jam on it

saca262.jpg

Mexican elderberry
Sambucus cerulea
Adoxaceae

  • 10-25' X 15'

  • white FLOWERS in fall and spring, followed by fruit  

  • mostly evergreen medium-sized TREE

  • regular to moderate WATER (low to terrace zone)

  • FULL to part SUN

  • HARDY TO ABOUT 0º F

  • NECTAR PLANT FOR BUTTERFLIES AND NATIVE BEES

  • fruit attracts birds

  • larval food plant for moths

This isn't a plant a lot of people know about, but it is a plant they SHOULD know about if they love to eat and drink. There are several species of Sambucus, but the species we are most interested in is the Mexican elderberry (Sambucus cerulea) often sold under its old name Sambucus mexicana. 

Mexican elderberry is the source of fruit for elderberry wine or jam (made from the fruits). The flowers also are made into elixirs and teas. As a wildlife plant, you could hardly do better--the flowers attract nectar-loving insects like native bees and butterflies, the fruits attract all sorts of wildlife, especially birds in the urban areas, and the foliage is larval food for Owlet moths (Noctuids).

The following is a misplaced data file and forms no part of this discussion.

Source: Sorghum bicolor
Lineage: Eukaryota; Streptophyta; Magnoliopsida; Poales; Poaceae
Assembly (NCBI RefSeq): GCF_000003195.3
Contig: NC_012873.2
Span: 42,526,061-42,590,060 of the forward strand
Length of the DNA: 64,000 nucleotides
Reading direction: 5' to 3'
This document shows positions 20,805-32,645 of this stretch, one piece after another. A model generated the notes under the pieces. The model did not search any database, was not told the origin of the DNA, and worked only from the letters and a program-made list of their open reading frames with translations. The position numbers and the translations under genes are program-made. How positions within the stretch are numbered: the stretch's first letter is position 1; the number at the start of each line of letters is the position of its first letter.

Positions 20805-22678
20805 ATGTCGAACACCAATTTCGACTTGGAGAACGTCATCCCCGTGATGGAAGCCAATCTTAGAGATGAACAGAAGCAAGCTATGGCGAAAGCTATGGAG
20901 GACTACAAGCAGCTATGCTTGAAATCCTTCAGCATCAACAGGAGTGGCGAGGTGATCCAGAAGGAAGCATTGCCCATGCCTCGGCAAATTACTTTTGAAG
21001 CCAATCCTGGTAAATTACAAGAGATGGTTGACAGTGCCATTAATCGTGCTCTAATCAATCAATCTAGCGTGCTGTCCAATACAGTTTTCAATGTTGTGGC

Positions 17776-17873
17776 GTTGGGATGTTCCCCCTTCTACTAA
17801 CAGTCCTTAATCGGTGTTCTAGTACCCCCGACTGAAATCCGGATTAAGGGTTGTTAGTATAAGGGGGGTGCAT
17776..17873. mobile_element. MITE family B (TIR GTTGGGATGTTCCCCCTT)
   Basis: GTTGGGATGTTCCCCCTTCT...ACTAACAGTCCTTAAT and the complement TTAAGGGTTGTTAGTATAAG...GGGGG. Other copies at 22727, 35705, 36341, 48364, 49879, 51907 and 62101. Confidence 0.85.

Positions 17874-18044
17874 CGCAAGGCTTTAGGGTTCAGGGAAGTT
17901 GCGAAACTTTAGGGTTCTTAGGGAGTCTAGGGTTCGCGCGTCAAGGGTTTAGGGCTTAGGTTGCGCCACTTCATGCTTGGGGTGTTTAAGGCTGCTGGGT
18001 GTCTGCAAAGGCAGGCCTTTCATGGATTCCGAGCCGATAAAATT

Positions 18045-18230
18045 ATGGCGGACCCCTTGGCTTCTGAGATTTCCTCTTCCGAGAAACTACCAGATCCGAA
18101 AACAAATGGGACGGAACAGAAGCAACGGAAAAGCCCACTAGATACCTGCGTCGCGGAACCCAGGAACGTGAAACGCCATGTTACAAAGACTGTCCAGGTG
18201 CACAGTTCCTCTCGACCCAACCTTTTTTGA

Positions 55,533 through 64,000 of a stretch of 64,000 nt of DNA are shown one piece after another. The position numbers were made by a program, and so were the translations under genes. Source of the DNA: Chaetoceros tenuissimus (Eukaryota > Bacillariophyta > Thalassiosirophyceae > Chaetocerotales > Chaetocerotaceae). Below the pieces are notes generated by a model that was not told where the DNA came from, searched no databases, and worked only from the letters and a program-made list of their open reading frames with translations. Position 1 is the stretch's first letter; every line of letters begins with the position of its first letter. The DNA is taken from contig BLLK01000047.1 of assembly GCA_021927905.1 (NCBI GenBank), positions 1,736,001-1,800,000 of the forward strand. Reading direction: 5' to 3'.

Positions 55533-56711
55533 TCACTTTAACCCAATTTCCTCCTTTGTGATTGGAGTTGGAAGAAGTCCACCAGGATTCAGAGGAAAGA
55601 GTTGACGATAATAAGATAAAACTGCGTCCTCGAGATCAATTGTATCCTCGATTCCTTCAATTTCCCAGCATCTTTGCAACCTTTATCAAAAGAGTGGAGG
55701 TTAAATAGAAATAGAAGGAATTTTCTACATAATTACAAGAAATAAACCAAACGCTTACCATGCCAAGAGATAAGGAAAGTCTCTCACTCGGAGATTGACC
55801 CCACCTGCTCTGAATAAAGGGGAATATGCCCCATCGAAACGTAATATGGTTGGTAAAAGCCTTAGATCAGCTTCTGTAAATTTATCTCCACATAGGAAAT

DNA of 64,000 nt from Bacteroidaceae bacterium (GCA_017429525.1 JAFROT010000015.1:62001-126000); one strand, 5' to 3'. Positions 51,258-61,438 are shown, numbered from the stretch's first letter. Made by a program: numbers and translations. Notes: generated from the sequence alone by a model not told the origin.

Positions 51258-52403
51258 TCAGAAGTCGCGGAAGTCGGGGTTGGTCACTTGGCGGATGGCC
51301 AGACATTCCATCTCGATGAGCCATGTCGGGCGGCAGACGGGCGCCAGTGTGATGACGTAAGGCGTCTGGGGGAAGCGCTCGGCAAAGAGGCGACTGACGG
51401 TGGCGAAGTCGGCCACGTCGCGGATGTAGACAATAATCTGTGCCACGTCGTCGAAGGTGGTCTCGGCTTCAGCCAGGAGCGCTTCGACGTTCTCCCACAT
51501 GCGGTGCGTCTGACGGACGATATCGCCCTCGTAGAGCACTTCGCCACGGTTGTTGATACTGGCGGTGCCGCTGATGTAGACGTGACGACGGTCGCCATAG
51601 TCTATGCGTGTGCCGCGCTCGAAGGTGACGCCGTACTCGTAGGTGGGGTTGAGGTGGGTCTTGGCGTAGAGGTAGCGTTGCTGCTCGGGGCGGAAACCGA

Trees get to about 20-25 feet tall though often found as smaller 10' shrubs--all depending on growing conditions and water availability. These trees are mostly evergreen, though the hot summers may make them yellow and drop some or all of their leaves. These trees take regular to moderate water, full to part sun, and preferably a protected location from high winds (branches are somewhat brittle). The foliage has somewhat of a foul smell, and the plant is mostly poisonous (except for the flowers and fruits--both which are best enjoyed cooked and/or fermented). 

Mexican elderberry will flower and fruit at least twice a year (see photo below with flowers and fruit on same branch). This makes it valuable to wildlife that depend on nectar/fruit for sustenence. 

P1120475 Sambucus cerulea fr Dryden.JPG
Katherine Gierlach